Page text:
Basic HTCondor commands

Experiment with basic HTCondor commands.[edit | edit source]

We are going to look at two fundamental HTCondor commands "condor_q" and "condor_status". They are used to monitor your jobs and your slots, respectively.

Viewing slots[edit | edit source]

This command can be very simple:

$ condor_status
This command running on the CERN pool would produce a lot of output - we have 100k slots. Here we should see something a bit more simple.
[gks@htcondor-t-0 ~]$ condor_status
Name                           OpSys      Arch   State     Activity LoadAv Mem   ActvtyTime

slot1@htcondor-t-0.os-internal LINUX      X86_64 Unclaimed Idle      0.000 3790  5+18:35:27
slot1@htcondor-t-1.os-internal LINUX      X86_64 Unclaimed Idle      0.050 3790  5+18:35:20

                     Machines Owner Claimed Unclaimed Matched Preempting  Drain

        X86_64/LINUX        2     0       0         2       0          0      0

               Total        2     0       0         2       0          0      0
The output consists of 8 columns:
Col Example Meaning
Name slot1@htcondor-t-0.os-internal Slot name and hostname
OpSys LINUX Operating System
Arch X86_64 Machine Architecture
State Unclaimed State of the slot (Unclaimed is available, Owner is being used by the machine owner, Claimed is matched to a job)
Activity Idle Is there activity on the slot?
LoadAv 0.050 Load average, a measure of CPU activity on the slot
Mem 3790 Memory available to the slot, in MB
ActivityTime 5+18:35:27 Amount of time spent in current activity (days + hours:minutes:seconds)

After the slot data, you can see summary information about the whole pool. There is one row of summary for each machine architecture/operating system combination. The columns are the different states that a slot can be in. The final row gives a summary of slot states for the whole pool.

Now run:

$ condor_status

...yourself and compare it to the output above. How does it compare?

Viewing whole machines only[edit | edit source]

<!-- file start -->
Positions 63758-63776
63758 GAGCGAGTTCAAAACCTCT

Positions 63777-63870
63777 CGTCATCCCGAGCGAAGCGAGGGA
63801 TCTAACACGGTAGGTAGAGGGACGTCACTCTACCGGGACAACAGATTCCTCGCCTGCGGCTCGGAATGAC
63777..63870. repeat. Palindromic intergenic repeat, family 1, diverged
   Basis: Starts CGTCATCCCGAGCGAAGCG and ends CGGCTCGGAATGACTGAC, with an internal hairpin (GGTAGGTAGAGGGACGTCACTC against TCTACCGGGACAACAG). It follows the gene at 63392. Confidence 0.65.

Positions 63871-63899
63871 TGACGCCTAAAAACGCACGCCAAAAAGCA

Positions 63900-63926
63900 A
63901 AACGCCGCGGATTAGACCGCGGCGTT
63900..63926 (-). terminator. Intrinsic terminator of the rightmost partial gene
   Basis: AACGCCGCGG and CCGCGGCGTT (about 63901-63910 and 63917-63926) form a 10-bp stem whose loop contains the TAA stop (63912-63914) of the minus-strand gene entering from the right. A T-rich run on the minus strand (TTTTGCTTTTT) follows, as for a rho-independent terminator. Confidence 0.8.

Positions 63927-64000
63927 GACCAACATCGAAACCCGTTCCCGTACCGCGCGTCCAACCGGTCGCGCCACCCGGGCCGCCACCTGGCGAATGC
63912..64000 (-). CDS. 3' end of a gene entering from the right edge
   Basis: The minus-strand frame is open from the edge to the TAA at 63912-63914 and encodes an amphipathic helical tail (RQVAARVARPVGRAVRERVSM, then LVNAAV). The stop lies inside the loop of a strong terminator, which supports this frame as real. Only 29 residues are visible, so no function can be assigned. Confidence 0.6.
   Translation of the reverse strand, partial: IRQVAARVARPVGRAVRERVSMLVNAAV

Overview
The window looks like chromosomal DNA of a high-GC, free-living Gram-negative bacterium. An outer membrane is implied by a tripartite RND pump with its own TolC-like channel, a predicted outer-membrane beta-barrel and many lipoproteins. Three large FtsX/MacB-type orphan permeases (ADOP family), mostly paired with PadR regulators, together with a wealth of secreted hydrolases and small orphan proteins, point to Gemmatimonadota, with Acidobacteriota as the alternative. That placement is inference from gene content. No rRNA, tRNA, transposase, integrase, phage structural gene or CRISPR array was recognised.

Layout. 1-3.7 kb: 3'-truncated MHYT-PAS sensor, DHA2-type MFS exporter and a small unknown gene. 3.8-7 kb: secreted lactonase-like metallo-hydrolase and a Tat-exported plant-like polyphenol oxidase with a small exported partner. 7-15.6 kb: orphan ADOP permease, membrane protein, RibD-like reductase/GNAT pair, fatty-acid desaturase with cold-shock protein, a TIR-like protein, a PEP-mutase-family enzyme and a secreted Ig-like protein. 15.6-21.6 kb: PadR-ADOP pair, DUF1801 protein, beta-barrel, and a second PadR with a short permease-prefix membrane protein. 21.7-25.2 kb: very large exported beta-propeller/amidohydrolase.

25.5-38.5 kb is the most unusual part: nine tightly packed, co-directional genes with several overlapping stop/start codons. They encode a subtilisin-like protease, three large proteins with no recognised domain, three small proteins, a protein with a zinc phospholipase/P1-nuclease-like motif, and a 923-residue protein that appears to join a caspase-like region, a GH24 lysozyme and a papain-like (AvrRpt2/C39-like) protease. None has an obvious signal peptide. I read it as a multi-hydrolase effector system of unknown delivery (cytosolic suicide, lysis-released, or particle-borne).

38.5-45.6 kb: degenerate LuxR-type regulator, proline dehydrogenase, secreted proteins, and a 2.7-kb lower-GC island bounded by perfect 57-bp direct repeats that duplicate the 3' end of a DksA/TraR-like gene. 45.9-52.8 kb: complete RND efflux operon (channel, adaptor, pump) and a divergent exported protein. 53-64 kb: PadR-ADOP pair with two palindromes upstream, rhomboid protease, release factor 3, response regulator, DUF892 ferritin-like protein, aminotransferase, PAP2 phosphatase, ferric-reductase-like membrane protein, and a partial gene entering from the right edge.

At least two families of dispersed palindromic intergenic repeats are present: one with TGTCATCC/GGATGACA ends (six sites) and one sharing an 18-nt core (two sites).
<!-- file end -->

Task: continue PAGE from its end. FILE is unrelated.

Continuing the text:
Run:

$ condor_status -compact

Note how the output compares to the full summary.

Viewing Jobs[edit | edit source]

The condor_q command lists jobs that are on this submit machine and that are running or waiting to run. The _q part of the name is meant to suggest the word “queue”, or list of jobs waiting to finish.

The simplest version of this command shows only your jobs:

$ condor_q 
The main part of the output (which for you will be empty, as you haven't submitted any jobs yet), looks like this:
-- Schedd: bigbird02.cern.ch : <128.142.196.38:9618?... @ 08/28/17 13:07:42
OWNER   BATCH_NAME       SUBMITTED   DONE   RUN    IDLE  TOTAL JOB_IDS
bejones CMD: hello.sh   8/28 13:07      _      _      1      1 459934.0
The output consists of the following columns:
Col Example Meaning
OWNER bejones The user ID of the user who submitted the job
BATCH_NAME hello.sh The executable or the "jobbatchname" specified within submit file(s)
SUBMITTED 8/28 13:07 The date and time when the job was submitted
DONE _ Number of jobs in this batch that have completed
RUN _ Number of jobs in this batch that are currently running
IDLE 1 Number of jobs in this batch that are idle, waiting for a match
HOLD _ Column will show up if there are jobs on "hold" because something about the submission/setup needs to be corrected by the user
TOTAL 1 Total number of jobs in this batch
JOB_IDS 459934.0 Job ID or range of Job IDs in this batch 
After this, again there's a summary, like:
1 jobs; 0 completed, 0 removed, 1 idle, 0 running, 0 held, 0 suspended
This shows the job counts in all possible states.

Viewing everyones jobs[edit | edit source]

In the lab, where you have your own schedd, this may not show much. In other environments, to show all users jobs, run:

$ condor_q -all
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